Intel is continuing to grow its core business units even as the silicon giant looks to new areas for future prospects.
Intel reported its third quarter fiscal 2017 (3Q17) financial results on Oct. 26, with revenue coming in at $16.1 billion, for a two percent year-over-year gain. Net income was reported at $4.5 billion, a 34 percent gain over the the third quarter of fiscal 2016.
The Client Computing Group, which includes chips that land in consumer PCs, remains Intel's largest single business unit, with revenue reported at $8.9 billion, roughly flat year-over-year.
"PC market conditions continued to improve, and we achieved record Core i5 plus Core i7 client mix," Intel CEO Brian Krzanich said during his company's earnings call. "We're especially excited about the launch of our latest 8th Generation Core processor, code-named Coffee Lake."
Krzanich said the Coffee Lake silicon family includes Intel's first six-core desktop CPU. Looking forward, he noted Intel is on track to ship its first low-volume 10-nanometer part by the end of the year.
Intel's Data Center Group Growing Even Faster than Consumer Segment
Intel's Data Center Group is growing faster than the consumer segment, with 3Q17 revenue of $4.9 billion, for a seven percent year-over-year gain. Much of the data center growth is being driven by the cloud service provider market, where Intel reported a 24 percent year-over-year gain. In contrast, Intel reported a decline of six percent for its enterprise and government market segment.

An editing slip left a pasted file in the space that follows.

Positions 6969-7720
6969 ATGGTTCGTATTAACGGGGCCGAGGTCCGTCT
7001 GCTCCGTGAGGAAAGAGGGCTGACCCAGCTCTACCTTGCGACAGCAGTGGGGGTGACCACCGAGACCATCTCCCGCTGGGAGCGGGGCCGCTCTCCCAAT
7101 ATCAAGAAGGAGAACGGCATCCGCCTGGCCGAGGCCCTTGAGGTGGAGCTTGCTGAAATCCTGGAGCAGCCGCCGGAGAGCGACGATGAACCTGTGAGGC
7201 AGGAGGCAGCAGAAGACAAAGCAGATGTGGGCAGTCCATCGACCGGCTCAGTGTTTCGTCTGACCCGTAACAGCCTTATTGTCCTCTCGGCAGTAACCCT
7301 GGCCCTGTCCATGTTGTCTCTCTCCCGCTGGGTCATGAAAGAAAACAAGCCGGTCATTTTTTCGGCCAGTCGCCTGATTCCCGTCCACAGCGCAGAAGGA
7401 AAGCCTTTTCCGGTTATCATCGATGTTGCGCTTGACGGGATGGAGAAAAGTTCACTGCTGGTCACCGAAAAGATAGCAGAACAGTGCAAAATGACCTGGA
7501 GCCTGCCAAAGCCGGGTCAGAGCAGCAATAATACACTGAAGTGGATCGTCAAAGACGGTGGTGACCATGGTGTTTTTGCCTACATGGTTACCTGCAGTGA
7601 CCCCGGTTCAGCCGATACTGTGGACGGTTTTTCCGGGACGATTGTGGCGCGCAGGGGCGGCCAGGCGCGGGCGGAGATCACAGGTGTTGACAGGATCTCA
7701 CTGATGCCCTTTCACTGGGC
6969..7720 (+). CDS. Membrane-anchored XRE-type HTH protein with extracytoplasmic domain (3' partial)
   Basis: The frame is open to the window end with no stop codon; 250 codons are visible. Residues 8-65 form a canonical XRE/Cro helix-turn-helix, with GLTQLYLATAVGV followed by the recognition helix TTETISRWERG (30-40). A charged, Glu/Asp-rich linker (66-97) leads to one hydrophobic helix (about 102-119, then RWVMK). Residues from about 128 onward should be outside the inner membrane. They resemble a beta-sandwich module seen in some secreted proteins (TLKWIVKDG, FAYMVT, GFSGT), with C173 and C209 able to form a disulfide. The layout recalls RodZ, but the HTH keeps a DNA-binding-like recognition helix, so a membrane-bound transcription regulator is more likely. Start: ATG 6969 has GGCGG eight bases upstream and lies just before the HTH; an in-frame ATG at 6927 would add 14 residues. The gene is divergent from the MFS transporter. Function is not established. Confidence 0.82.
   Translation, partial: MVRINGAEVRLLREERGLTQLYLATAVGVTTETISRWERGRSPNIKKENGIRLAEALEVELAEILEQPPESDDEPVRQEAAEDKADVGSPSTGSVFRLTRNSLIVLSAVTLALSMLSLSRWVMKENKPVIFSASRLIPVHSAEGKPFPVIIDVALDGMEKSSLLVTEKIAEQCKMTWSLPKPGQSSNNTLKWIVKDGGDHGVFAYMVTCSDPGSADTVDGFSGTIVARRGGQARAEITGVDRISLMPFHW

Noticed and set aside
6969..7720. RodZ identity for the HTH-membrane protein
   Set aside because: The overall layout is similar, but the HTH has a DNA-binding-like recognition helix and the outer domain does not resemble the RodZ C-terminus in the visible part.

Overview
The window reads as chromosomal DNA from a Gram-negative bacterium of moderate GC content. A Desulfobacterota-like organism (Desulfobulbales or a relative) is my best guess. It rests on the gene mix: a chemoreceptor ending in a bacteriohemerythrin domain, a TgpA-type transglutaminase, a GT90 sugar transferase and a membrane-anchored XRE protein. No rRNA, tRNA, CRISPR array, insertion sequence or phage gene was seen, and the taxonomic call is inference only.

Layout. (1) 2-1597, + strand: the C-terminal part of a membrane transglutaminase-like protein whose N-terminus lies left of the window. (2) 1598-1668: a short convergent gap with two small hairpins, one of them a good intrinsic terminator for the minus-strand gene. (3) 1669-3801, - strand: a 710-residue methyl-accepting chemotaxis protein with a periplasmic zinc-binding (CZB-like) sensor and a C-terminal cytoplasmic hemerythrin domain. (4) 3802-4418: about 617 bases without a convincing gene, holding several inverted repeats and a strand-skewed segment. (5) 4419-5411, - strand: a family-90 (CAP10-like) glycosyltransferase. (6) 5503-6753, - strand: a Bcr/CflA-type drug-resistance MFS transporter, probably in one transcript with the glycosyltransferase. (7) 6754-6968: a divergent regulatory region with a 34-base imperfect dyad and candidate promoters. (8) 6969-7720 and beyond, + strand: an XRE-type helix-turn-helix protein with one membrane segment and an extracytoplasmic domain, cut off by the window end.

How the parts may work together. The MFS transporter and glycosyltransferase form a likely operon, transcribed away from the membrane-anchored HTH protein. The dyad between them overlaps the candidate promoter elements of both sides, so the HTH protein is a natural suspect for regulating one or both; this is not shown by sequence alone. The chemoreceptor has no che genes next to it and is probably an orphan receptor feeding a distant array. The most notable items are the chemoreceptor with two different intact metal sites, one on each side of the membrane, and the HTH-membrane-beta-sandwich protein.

Intel is also working on next generation technologies that include both Quantum Computing as well as neural network processing.
"We delivered a 17-qubit superconducting test chip for quantum computing to our research partner, QuTech, and we'll follow that up with a 49-qubit test chip by the end of the year," Krzanich said. "We also unveiled the Loihi, a self-learning test chip that mimics the brain's basic mechanics and makes machine learning faster and more efficient."
"Later this quarter, we'll ship the Nervana neural network processor, the industry's first commercially available processor of its kind," Krzanich added.
Sean Michael Kerner is a senior editor at ServerWatch and InternetNews.com. Follow him on Twitter @TechJournalist.